4 NGOs launch project to improve fisheries in Ghana
Four non-governmental organisations (NGOs) with focus on fisheries have launched a three-year project to help reduce declines in fish stocks, improve incomes of fishing communities and address the effects of climate change on fisheries in Ghana.
Known as the “Sustainable Oceans Project” and being funded by the Norwegian Agency for Development Cooperation (NORAD), the project is being implemented by the Environmental Justice Foundation (EJF), Hen Mpoano, Friends of the Nation, and Central and Western Fishmongers Improvement Association (CEWEFIA).
The overall goal of the project is to build grassroots capacity for a sustainable ocean economy in Ghana through inclusive, strong and effective capacity building, planning and management of coastal ecosystems.
Speaking at the launch in Accra on Tuesday, February 7, 2023, the Project Coordinator of EJF, Mr. Theophilus Boachie-Yiadom, said one of the key objectives of the project was to reduce fishery declines, build sustainability and secure fishers access to sustainable fisheries resources through governance reforms to help address over-capacity (more fishing fleets than expected) and illegal fishing, and enhance participatory co-management.
Additionally, he noted, the project was intended to improve income resilience of fishing communities to climate and human-induced threats through enhanced opportunities for value addition along fisheries supply chains and enterprise development.
For Mr. Boachie-Yiadom, the Sustainable Oceans Project would further help to strengthen climate change adaptation and mitigation capacities in coastal areas through improved spatial and land-use planning and community-led management of wetlands and mangrove ecosystems.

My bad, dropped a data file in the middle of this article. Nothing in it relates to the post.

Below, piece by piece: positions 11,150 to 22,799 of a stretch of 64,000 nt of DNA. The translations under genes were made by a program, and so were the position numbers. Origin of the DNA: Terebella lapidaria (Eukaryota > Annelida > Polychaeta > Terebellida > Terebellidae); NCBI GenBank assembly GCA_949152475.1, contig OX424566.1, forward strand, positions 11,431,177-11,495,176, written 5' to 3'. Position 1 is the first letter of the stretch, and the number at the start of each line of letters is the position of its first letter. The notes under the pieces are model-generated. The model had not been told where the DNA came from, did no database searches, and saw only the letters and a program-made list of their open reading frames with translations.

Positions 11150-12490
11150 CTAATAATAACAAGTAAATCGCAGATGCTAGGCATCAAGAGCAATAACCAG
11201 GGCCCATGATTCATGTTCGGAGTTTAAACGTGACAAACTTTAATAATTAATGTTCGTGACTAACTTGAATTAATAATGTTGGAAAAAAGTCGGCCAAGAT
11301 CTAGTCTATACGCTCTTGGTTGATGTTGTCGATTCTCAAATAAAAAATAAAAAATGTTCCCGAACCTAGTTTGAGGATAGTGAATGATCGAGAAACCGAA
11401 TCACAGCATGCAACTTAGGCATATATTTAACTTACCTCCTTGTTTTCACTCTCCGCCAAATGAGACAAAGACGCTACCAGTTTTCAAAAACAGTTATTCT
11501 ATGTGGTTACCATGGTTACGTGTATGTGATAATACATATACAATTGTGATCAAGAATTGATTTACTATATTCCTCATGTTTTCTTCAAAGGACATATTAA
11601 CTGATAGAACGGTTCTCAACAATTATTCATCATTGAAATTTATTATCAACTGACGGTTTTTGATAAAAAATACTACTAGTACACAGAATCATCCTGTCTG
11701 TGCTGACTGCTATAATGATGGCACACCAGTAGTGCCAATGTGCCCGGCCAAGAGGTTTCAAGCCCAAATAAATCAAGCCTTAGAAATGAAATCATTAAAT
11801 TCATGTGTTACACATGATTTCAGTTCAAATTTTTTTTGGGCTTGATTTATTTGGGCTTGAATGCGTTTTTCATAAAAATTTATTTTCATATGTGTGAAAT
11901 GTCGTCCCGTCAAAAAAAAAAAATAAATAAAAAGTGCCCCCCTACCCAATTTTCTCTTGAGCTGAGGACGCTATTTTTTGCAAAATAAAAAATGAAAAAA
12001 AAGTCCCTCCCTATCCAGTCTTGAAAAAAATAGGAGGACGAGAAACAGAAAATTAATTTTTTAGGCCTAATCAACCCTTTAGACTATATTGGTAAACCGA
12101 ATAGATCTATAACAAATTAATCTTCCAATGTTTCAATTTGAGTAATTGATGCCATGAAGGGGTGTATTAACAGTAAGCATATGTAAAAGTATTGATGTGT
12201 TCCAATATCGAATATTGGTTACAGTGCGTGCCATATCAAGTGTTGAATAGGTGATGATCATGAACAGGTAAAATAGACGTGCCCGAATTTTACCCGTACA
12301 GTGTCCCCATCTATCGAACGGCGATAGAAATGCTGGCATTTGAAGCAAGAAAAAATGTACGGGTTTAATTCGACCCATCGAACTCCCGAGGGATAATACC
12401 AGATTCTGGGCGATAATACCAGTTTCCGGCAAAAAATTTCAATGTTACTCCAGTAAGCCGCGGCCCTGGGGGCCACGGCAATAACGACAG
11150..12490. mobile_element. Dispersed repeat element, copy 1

That, he explained, in the next three years of the project’s life-cycle, the project would engage small-scale fishers, clam collectors, processors and traders in the value chain across all the four coastal regions in the country, namely Central, Greater Accra, Western and Volta Regions.
Under the project, he said, over 5,000 artisanal fishers would be trained in fisheries management issues and also, over 600 processors would be engaged on value addition, hygienic handling of fish products and access to credit.
In addition, Mr. Boachie-Yiadom said, the project would help to build the capacity of over 50 officials from the Navy, Marine Police, prosecutors and judges with technical input from national legal experts to support effective enforcement of fisheries laws and good governance.
He also noted that the project would build local and national constituencies to protect and rehabilitate mangroves and resilience against climate change impacts.
“The project will target land use planners at the Metropolitan, Municipals and District Assemblies (MMDAs) to incorporate mangrove protection into land-use plans; to build mangrove conservation into action plans including building the capacities of 160 traditional authorities and landowners,” he noted.
For him, it was within the goals of the project to influence national policy implementation and enforcement of fisheries laws and regulations, noting that the project will help to raise awareness on sustainable fisheries issues.
The launch brought the various interest groups in the fisheries sector together, including officials from the Fisheries Commission, Ministry of Fisheries and Aquaculture Development, Fisheries Committee for the West Central Gulf of Guinea (FCWC), Ghana Inshore Trawlers Association (GITA), Ghana National Canoe Fishermen's Council-W/R (GNCFC), Ghana's National Fish Processors & Traders Association, and government appointees from the Metropolitan, Municipal, and District Assemblies in some of the four coastal regions.